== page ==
“Being in a real movie was exciting,” Stinemetz said. “I was surprised at how many times we had to redo each scene over and over. But it was fun and I would do it all again!”
Hershberger said, “I hadn’t fully processed having to cry over and over and over again in my scene prior to filming. When you do a theater show, you work yourself up for an emotional scene and then you don’t do it again until the following performance. But we filmed that bit of the scene multiple times, and I found myself fighting to keep the emotion flowing! That was definitely a difference between theater and film. It was a treat to be able to act in a different setting, with a different set of expectations and just have a taste of a different performance-based art form,”
The film crew and Sterling extras traveled to the State Fairgrounds in Hutchinson for a scene as well as Smisor Stadium and Bell Hall on the Sterling College campus. The Sterling High School Theatre stage was where community member Larry Brownlee appeared as the Mayor of Dallas for a scene.
The final Sterling scene was filmed in the old Lyons jail and featured Sterling community members Seth Svaty and Ben Jones as well as college student John Williams as small town Texas police officers and Reynoso as the hitchhiker.
Producer Kyle said, “Our filming experience at Sterling was stellar. The actors and those helping with location, sets, and costumes did a fantastic job. The film will be a wonderful tool to bring a greater awareness to our communities of the need for all of us to support our military and their families. Sterling College and the Sterling community can be proud of their support of this project to honor those who have and are currently serving us.”
The message of the movie particularly resonated with Hershberger, whose father, Brent Brooks, served in the Navy.
“I was excited to be a part of something bringing awareness to an issue that is often overlooked,” she said. “Veterans and their struggles are issues that are near and dear to my heart, so to be a part of a project that brings about such important awareness, felt really important and special.”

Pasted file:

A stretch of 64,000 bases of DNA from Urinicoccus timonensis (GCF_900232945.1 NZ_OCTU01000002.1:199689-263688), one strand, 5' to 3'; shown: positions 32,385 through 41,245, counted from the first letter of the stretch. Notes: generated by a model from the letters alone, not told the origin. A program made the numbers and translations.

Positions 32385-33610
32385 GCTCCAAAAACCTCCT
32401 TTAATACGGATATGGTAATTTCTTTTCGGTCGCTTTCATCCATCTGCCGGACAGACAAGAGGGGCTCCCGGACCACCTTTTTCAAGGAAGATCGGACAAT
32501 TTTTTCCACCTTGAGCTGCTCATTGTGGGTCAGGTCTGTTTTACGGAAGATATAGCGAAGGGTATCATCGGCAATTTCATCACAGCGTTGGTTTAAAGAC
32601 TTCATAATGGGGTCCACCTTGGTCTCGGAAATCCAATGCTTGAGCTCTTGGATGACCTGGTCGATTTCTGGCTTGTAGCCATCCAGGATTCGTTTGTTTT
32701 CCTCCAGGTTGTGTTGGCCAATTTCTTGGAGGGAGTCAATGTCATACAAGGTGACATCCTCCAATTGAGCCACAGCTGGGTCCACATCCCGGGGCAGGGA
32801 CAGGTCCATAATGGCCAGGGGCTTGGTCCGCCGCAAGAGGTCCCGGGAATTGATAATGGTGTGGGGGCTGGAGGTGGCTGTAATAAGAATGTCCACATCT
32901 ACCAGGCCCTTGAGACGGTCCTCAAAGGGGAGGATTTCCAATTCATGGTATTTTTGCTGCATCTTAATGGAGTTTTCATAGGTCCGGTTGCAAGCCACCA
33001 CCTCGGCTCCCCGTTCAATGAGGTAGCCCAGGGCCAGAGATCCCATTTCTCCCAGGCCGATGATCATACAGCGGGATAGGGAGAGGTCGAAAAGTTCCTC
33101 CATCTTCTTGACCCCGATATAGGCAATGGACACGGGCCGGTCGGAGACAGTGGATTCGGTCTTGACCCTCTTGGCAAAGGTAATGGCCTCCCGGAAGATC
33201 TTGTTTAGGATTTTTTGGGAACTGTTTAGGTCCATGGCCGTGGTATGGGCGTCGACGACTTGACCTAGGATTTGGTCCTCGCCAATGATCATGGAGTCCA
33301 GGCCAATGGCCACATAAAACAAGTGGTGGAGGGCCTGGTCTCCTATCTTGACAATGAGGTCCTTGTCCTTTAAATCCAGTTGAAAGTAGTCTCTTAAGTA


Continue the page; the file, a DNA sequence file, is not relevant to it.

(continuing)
Reynoso said, “I challenged myself to pay the proper respect to Audie Murphy and to the memory of people who suffer from PTSD and most importantly the memory of Clint Upchurch. I made sure I was focused and I was willing to do what was needed to be done in order to help do my little part in this important story with a big message.”
Film director Sam Tady and his brother Andrew have Tady Brothers Productions in Kansas City. Sam Tady said, “As a director, it was an absolute joy to film in Sterling. This town is full of talent and cool locations! It was a lot of fun to see so many people come together to help bring our story to life.”
Tady and Kyle were so enthusiastic about the reception and support they felt in Sterling that they plan to return to film the final scene of the movie in early November. This scene is set in a Hollywood nightclub of the 1950s. Sterling College Theatre students will again provide costumes, location – in this case Upper Wilson Hall – and will be “extras” immediately following their production of the musical Carousel. “This is a great experience for our theater students to be involved in a movie project like this but even more so because this is so mission-oriented,” Sterling College Theatre director Sasha Hildebrand said.
Following the final shot of the movie and all the post-production work, Tady and Kyle hope to have the movie completed early in 2021. Plans are being made to have a Sterling showing of the film.